The Jester: A Reflection
A week ago today I attended the closing night performance of The Jester in Provo, UT. This production dramaturgy experience was unlike any I had had before because of the physical distance between myself and the rest of the production team and actors. While they worked together in person on the show, I worked remotely from about four hours away. It’s kind of embarrassing to say this, but I didn’t even get a chance to see the show performed until I saw the show on closing night. It was a really great show to work on, but I think there is also a lot that could have been different in my experience.
What I Enjoyed About The Jester
The one thing that I’m extremely proud of is the study guide/program. I don’t have a lot of graphic design experience, so being completely in charge of designing the program was daunting and exciting for me. As I worked on the program, I often texted or emailed the producer for approval on each portion of the final product. I think I ended up sending him somewhere between 5-7 drafts before I finally sent the completed ready-to-print copy. I really enjoyed doing the research necessary to help bring the audience into the world of The Jester through the program. Hopefully, it was beneficial to audience members that there was (and is still) an extended version of the study guide available on this site.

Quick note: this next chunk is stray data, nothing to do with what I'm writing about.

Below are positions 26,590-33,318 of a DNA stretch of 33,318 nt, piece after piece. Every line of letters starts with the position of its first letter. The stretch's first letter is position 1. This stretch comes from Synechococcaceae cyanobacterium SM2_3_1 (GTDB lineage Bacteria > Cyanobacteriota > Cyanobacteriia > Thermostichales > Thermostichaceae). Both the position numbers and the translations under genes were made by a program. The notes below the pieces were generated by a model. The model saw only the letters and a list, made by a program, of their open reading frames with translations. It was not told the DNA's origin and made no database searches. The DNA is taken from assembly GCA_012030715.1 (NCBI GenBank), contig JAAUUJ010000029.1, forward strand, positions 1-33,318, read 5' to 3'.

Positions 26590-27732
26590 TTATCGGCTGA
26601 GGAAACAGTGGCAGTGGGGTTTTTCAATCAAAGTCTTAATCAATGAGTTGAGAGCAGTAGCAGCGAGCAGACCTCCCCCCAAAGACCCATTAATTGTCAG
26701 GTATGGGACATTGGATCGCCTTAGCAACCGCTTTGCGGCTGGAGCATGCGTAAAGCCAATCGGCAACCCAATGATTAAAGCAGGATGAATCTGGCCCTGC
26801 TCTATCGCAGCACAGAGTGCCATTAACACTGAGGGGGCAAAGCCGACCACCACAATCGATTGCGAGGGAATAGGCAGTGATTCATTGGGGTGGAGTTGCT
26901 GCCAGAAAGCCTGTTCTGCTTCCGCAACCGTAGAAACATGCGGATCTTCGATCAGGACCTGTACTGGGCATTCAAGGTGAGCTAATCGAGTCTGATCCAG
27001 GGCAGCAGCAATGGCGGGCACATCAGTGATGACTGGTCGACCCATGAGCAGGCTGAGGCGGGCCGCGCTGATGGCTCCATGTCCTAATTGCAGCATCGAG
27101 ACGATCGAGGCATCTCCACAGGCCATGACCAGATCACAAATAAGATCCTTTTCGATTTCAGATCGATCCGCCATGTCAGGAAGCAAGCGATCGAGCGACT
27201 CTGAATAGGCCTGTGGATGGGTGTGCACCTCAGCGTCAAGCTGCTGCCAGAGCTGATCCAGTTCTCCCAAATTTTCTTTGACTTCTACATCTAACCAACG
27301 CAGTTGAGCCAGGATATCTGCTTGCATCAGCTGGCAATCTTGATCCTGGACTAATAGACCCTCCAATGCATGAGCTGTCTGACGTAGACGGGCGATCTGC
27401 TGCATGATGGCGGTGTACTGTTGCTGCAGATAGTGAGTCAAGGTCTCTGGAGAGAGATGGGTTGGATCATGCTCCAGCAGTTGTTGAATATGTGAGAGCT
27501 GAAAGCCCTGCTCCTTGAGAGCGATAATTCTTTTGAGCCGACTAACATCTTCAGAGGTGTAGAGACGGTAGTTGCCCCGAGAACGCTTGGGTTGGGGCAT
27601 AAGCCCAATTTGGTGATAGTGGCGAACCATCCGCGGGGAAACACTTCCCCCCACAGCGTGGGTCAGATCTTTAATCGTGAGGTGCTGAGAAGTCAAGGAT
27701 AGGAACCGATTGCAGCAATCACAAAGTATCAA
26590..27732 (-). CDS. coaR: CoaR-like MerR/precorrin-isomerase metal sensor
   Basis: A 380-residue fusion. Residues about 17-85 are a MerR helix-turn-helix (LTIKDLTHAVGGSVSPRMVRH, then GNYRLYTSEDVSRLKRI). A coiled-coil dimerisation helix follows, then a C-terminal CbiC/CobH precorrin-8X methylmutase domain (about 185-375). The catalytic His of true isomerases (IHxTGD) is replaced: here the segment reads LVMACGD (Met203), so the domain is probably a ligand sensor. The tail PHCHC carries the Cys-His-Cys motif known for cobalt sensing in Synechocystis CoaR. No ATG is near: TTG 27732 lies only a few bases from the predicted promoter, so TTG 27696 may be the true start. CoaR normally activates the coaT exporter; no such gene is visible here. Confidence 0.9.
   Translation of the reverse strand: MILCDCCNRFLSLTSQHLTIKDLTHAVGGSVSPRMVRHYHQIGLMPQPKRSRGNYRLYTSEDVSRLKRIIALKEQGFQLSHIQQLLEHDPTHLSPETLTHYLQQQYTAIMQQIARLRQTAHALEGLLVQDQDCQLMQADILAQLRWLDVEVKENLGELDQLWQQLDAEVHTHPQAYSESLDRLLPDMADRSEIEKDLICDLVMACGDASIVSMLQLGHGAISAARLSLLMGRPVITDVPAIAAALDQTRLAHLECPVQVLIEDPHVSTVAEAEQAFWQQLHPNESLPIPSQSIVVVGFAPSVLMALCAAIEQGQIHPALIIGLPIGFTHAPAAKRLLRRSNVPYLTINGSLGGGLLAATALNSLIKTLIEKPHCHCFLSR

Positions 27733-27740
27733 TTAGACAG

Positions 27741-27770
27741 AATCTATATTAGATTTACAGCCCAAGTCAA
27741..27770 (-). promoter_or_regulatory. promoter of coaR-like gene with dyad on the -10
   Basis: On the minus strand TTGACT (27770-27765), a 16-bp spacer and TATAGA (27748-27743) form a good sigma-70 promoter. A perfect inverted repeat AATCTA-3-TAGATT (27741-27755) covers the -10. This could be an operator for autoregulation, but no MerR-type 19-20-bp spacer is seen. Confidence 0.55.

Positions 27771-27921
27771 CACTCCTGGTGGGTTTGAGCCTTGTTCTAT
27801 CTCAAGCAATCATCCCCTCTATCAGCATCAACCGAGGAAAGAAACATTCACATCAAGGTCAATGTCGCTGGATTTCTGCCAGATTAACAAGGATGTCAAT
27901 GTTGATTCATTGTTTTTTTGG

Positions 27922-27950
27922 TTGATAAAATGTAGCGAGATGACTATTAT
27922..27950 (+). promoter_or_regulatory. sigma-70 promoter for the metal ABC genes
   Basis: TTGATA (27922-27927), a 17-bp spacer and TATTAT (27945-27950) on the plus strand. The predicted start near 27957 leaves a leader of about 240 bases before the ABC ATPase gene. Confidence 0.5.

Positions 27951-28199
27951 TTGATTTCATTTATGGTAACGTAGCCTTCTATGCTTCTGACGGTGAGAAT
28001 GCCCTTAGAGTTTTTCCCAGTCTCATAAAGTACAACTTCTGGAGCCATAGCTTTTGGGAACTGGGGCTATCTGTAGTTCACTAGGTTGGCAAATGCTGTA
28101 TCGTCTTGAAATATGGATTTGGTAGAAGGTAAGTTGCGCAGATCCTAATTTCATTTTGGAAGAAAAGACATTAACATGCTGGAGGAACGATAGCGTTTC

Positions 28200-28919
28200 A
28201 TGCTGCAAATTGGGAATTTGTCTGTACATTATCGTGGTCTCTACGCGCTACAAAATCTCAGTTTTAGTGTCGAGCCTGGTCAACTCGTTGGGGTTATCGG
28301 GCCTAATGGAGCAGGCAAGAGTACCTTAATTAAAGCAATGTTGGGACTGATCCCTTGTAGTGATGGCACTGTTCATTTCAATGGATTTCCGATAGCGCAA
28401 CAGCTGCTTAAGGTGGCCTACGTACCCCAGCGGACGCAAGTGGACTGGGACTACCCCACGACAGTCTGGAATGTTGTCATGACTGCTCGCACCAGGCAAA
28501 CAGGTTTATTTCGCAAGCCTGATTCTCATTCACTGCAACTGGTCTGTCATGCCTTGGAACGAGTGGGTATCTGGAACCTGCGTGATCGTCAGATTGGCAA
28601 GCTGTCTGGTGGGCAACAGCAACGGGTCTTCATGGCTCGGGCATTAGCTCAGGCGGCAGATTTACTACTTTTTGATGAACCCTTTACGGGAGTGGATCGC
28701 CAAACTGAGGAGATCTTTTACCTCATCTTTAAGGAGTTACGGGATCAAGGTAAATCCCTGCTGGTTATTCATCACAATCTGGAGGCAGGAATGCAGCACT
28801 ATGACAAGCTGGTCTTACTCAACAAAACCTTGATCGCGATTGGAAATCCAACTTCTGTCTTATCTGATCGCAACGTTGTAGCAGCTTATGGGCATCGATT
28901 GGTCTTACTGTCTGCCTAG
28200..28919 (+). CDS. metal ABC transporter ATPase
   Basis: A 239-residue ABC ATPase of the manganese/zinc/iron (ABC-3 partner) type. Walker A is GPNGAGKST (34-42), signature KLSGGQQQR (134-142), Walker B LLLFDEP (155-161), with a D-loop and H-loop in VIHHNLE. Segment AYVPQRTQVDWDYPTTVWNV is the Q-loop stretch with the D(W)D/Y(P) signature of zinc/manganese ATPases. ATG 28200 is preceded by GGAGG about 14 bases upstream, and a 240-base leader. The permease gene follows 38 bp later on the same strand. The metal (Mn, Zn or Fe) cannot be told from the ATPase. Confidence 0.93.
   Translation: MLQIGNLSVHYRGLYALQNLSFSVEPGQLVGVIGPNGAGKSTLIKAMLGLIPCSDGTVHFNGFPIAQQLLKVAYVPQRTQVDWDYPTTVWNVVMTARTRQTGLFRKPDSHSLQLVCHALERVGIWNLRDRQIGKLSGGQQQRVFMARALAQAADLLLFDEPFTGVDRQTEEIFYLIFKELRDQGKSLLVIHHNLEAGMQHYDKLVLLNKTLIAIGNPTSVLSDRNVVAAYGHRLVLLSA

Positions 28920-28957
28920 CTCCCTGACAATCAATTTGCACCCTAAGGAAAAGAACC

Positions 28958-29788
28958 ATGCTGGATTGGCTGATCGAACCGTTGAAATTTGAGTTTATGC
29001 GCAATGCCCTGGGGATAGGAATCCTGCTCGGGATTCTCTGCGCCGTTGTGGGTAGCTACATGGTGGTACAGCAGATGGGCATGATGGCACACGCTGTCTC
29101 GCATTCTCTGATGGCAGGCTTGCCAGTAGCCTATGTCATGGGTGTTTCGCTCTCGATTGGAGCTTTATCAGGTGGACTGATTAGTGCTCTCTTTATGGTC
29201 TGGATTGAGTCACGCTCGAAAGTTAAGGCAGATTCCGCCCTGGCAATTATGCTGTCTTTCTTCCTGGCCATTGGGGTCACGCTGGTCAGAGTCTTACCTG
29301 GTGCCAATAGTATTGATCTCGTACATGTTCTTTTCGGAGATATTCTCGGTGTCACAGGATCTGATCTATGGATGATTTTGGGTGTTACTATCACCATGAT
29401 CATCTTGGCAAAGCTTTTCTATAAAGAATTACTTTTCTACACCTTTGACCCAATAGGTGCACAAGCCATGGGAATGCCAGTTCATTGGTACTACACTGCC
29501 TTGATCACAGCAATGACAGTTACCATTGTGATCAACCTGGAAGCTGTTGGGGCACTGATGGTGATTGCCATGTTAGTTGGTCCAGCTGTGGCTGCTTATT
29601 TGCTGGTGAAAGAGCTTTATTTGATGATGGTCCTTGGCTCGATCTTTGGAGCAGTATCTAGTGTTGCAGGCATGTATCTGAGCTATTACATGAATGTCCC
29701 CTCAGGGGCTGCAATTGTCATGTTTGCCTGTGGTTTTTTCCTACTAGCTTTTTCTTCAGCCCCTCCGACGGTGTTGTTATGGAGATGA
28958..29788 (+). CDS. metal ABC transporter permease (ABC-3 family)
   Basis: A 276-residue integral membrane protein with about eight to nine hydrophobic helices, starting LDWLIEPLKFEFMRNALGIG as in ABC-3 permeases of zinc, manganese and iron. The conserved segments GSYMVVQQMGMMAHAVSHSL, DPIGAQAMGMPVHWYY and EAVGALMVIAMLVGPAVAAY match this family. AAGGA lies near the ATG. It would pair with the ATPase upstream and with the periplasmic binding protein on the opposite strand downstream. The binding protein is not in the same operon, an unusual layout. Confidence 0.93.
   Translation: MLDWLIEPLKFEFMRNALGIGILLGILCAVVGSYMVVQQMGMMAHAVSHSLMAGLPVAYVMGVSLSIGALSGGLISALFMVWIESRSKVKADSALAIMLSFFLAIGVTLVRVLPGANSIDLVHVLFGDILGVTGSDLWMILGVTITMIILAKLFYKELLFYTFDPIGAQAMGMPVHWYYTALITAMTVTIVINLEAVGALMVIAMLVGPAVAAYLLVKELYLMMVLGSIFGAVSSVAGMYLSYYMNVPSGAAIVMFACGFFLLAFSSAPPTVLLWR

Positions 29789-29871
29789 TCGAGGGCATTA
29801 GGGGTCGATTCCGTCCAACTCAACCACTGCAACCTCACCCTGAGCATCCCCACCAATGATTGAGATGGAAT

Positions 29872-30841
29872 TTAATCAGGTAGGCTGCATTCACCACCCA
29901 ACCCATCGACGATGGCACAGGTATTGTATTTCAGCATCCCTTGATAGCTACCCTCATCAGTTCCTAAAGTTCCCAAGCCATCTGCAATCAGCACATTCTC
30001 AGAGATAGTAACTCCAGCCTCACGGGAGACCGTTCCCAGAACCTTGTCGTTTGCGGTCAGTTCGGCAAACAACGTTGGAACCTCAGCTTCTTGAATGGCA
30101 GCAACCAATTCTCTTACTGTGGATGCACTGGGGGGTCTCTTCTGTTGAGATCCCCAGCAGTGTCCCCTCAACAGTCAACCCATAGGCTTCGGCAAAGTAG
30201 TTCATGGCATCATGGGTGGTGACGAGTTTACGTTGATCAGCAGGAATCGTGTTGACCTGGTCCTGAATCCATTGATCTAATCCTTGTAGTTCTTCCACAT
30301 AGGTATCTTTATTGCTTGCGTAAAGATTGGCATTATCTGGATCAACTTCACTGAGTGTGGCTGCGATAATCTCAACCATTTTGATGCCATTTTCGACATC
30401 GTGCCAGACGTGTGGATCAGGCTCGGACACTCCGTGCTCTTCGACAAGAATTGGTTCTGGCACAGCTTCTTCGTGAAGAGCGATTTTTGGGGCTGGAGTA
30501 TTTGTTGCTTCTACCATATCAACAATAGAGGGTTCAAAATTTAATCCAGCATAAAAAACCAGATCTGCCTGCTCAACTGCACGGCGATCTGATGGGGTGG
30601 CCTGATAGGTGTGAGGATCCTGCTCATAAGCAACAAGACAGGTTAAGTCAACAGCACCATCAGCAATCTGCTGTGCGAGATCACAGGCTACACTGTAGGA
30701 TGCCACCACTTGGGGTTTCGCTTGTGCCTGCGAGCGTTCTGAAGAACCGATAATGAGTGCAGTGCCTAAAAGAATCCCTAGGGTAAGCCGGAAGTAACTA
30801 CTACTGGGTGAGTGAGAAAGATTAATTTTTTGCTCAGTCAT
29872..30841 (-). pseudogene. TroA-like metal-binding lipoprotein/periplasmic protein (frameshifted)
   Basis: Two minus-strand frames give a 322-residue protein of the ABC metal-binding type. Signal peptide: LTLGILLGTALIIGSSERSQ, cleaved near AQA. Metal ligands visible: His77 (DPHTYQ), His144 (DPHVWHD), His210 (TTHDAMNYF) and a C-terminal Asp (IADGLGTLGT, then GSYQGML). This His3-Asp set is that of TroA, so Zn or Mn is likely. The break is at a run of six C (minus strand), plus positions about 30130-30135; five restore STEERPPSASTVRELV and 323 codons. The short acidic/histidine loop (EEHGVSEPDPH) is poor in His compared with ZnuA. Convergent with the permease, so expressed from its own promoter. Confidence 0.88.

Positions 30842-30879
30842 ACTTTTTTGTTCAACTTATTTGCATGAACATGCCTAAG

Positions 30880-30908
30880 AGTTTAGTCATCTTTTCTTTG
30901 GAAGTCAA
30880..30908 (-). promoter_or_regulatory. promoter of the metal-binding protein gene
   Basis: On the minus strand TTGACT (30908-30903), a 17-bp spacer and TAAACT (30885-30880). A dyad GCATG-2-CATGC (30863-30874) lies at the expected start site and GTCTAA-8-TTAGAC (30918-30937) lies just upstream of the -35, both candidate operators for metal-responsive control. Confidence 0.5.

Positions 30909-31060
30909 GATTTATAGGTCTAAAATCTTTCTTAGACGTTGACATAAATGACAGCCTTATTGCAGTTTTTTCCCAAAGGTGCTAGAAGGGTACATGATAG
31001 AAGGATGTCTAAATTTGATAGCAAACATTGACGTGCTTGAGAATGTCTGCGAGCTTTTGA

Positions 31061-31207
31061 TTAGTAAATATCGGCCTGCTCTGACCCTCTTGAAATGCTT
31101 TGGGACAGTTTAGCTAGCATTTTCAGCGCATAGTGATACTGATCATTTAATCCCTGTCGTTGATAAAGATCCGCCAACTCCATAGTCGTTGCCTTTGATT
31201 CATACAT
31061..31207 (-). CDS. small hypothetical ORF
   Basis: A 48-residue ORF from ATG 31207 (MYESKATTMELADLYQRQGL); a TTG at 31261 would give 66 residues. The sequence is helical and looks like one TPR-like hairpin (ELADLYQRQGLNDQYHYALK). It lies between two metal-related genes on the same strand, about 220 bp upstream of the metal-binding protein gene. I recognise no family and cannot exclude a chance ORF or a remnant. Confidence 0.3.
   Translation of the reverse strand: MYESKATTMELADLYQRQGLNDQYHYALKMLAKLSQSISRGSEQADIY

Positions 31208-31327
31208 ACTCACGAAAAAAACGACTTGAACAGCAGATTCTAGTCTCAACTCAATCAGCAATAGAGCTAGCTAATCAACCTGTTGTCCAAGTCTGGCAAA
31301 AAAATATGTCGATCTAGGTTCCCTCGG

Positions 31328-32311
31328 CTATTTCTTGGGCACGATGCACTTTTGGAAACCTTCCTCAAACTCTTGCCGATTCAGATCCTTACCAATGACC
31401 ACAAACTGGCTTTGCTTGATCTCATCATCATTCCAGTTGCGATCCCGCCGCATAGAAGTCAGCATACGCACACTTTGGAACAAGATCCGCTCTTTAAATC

How I Wish My Experience With The Jester Was Different
If anything could have been different, there are two things that I would have changed about this experience. First of all, I don’t know if I would choose to do it remotely again. Between my status as a remote collaborator and the outdoor venue with little to no service, it was hard to get me to attend any rehearsals virtually. I wish that I would have been able to attend rehearsals and that I could have helped more with the shaping of the show in any way the director may have needed. Secondly, I think it would have been really nice to have joined the creative team sooner in the process and helped with the development of the script. I love new play development and when I joined, the script was ready to go in its current iteration for this production. So, I wasn’t needed for any development-type role.
Although I am still at a far distance from this budding theatre company, I hope to see more of their shows and maybe work with them again somehow. I really appreciate the work that Corral de la Cruz Theatre Company is doing and I’m excited to close the book on this project and find out what is next for my dramaturgy practice.